Fishery is Nigeria’s Undervalued Oil

Fishery is Nigeria’s Undervalued Oil

By Oko Ebuka

The world is naturally endowed with various kinds of resourceful materials to earn a decent living from, ranging from agricultural products, non-agricultural and aquatic resources. Fish is a vital component in aquaculture that provides millions of people proteins and other forms of economic gains. Some countries pride their economic achievements from the proceeds of fishing alone therefore placing them strategically in the economic map of the maritime business.

According to Wahab G. and Olalekan J. (2018), Nigeria is a maritime nation where 9 out of the 36 states have a coastline in the Atlantic Ocean. The coastal federal states of Nigeria are Ogun, Lagos, Ondo, Edo, Delta, Bayelsa, Rivers, Akwa Ibom, and Cross Rivers States, all found in the southern part of the country. The importance of the fisheries sector to individuals and the economy of many developed and developing countries cannot be overemphasized.

The 2018 report of Food and Agriculture Organizations, FAO, of United Nations, UN, showed that total world fisheries and aquaculture production and utilization in 2016 were 170.9m tonnes. It is also notable that fish provides more than 60.0% of the world’s supply of protein, especially in developing countries. Its importance could be felt directly and indirectly among rural and urban residents in Nigeria.

Fish are an important protein source in the diet of Nigerians. Protein from fish is highly digestible and of high nutritional value and consists of complete arrays of amino acids, vitamins, and minerals. Apart from its high quality, fish is a cheaper source of protein compared to other animal protein sources such as beef, pork, chicken, and goat meats.

Furthermore, according to Nigerian Maritime Administration and Safety Agency, NIMASA, during the African day of seas and oceans themed, “Harnessing Nigeria’s Marine Biodiversity for Accelerated Economic Growth”, said that fish makes vital contributions to the food and nutritional security of over 200 million Africans. Join us as we look into ways of harnessing the marine biodiversity of African Seas and Oceans. Fish contribute 57%, and the other groups 49% of the total and 48 species of bony fishes in Lagos Lagoon alone. There are over 200 species of fish in Nigerian inland waters, 14 species of reptiles, 7 species of mammals, 59 species of amphibians and 72 species of water-associated birds.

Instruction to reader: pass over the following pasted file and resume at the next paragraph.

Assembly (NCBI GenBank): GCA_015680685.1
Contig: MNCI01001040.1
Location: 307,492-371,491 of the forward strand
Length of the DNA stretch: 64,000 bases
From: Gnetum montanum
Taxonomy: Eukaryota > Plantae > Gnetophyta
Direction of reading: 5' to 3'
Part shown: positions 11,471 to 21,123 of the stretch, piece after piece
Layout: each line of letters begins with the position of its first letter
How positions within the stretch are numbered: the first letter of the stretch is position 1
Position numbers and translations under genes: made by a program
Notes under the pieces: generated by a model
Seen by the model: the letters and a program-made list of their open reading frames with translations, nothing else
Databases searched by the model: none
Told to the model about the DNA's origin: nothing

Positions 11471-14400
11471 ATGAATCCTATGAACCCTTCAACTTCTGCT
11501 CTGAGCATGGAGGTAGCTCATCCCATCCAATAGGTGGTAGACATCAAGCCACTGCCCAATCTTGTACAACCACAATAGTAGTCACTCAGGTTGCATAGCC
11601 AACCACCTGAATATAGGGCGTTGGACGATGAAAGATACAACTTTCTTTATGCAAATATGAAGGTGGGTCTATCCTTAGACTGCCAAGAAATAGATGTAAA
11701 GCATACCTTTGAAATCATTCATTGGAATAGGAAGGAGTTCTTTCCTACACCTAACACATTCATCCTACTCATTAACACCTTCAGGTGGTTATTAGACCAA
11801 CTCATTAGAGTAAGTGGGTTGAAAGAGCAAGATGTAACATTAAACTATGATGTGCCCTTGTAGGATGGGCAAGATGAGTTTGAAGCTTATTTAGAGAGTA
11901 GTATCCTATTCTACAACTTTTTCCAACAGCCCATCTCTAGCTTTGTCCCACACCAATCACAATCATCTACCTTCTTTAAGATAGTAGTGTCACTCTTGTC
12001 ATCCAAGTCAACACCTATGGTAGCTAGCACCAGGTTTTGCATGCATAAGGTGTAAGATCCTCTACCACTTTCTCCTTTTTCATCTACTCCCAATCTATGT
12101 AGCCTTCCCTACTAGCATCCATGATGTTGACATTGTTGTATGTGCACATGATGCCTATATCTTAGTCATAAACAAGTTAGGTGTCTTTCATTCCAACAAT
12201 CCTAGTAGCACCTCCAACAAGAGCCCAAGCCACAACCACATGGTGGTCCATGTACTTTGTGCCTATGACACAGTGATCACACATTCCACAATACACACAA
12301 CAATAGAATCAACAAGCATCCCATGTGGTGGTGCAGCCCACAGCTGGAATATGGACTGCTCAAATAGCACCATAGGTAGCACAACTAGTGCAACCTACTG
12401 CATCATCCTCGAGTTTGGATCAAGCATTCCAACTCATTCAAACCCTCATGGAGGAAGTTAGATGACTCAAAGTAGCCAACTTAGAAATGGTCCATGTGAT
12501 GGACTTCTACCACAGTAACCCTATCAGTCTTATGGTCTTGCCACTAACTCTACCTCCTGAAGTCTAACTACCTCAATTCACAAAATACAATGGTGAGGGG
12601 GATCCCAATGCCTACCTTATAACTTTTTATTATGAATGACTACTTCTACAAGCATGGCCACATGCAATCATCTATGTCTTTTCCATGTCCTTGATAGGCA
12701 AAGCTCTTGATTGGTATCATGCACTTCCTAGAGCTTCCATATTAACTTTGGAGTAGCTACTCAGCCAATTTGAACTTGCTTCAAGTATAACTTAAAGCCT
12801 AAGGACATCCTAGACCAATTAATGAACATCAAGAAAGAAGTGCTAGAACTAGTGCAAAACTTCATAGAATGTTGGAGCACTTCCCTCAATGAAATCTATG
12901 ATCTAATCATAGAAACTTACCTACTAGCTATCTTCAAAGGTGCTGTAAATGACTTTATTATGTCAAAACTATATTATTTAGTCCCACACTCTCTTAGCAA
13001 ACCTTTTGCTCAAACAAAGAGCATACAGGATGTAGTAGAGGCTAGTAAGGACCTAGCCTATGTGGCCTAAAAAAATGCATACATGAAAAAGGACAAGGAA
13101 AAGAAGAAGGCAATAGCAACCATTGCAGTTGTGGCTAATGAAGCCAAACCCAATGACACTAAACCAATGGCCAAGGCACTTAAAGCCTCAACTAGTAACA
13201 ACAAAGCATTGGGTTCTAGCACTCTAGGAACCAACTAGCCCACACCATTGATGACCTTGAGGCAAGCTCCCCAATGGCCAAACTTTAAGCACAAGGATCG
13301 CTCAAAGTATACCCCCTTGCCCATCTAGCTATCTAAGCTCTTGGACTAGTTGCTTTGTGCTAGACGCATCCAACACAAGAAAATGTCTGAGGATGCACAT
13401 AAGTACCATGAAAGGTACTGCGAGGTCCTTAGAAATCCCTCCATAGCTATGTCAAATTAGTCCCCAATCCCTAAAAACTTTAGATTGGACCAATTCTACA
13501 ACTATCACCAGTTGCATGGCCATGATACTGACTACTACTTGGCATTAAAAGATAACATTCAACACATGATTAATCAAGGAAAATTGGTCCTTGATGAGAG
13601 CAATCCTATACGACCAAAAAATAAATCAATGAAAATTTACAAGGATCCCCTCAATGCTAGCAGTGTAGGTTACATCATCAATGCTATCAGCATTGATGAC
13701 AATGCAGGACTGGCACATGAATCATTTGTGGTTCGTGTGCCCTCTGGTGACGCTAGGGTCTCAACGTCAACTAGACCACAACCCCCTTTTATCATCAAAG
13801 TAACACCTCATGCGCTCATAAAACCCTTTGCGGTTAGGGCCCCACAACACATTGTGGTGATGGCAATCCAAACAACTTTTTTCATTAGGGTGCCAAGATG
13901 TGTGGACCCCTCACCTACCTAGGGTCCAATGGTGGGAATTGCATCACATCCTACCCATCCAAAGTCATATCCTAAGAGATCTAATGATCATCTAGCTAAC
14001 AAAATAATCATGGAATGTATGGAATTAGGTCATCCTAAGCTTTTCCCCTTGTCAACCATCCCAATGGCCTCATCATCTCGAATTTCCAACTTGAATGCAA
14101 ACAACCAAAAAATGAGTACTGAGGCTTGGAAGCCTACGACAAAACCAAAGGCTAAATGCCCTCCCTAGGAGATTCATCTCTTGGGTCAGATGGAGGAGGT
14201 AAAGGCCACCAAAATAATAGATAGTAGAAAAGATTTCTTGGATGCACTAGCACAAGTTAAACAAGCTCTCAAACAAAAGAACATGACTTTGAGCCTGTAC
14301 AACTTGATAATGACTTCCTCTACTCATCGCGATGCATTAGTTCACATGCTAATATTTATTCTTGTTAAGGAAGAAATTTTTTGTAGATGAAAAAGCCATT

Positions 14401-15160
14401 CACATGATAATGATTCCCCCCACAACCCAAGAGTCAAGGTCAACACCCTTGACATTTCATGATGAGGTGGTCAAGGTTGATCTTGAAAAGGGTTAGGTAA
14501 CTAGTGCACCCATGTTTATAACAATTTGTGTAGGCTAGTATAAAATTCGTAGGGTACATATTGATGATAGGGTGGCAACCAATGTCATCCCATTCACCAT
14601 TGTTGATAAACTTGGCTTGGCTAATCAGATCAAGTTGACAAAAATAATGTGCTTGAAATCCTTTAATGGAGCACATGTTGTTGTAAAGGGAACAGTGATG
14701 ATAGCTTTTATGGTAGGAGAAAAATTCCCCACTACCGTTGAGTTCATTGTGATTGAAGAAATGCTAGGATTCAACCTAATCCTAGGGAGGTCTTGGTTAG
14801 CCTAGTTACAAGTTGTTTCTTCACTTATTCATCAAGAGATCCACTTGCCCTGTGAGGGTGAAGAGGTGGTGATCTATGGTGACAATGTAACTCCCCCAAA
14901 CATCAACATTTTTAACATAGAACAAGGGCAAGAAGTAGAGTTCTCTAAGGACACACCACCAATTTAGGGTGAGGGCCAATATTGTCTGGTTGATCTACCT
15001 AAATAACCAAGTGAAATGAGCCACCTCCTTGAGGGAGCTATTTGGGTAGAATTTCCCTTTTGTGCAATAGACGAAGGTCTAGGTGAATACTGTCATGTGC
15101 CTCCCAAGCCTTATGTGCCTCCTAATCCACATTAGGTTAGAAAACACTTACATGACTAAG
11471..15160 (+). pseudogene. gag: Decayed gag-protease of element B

In Nigeria, fisheries, particularly an important subsector, contributes about 3.00–5.00% to the agriculture share of the Gross Domestic Product (GDP). Fishery in Nigerian inland waters have not being properly harnessed the same way other natural resources such as crude oil and gold mining. It is practically disheartening and shameful to say that fishing contributed only 5% in Gross Domestic Product, GDP in 2018.

However, the holistic emphasis laid on crude oil and its components by the federal government of Nigeria has relegated this prolific sub-sector in the agricultural sector. Recently, the Nigerian National Assembly passed the bill that will establish the institution of fishery in Nigeria to keep the hopes of proper research in the maritime industry which in a way can boost the morale of the dying sector.

Why is it wasting?

A renowned maritime security expert, Captain Alfred Oluwasegun said that the major reason behind the negligence of the fish business is heavily linked to the security issues in Nigeria’s inland waters which supposed to be protected by seafarers. According to him, “you cannot even fish in these waters because it is not secured.

Its effect on unemployment…

The Captain further linked the adverse effect of poor fishing in Nigeria to the massive unemployed youths roaming about the streets which the fishing industry, if properly managed will create both direct and indirect jobs for the teeming youths across the nations.

He said, “I don’t know why government is not looking in that direction and they think everything is oil. But the reality is if you really want to achieve the blue economy then this water needs to be secured. Nigerian economy will grow even without any stress because we cannot tackle insecurity without tackling unemployment.

“Imagine we have over 500 fishing trawler in the water and the smallest of the fishing water will employ not less than 11 cadets as personnel imagine the number of youths that will be gainfully employed.

“We now import fish in the country now even when our waters doesn’t have fish season, any moment you launch your net you catch fish and we are not fishing in this water because of insecurity.  Imagine we have 500 trawlers in each of the zones; it will give many youth indirect jobs”, he concluded.

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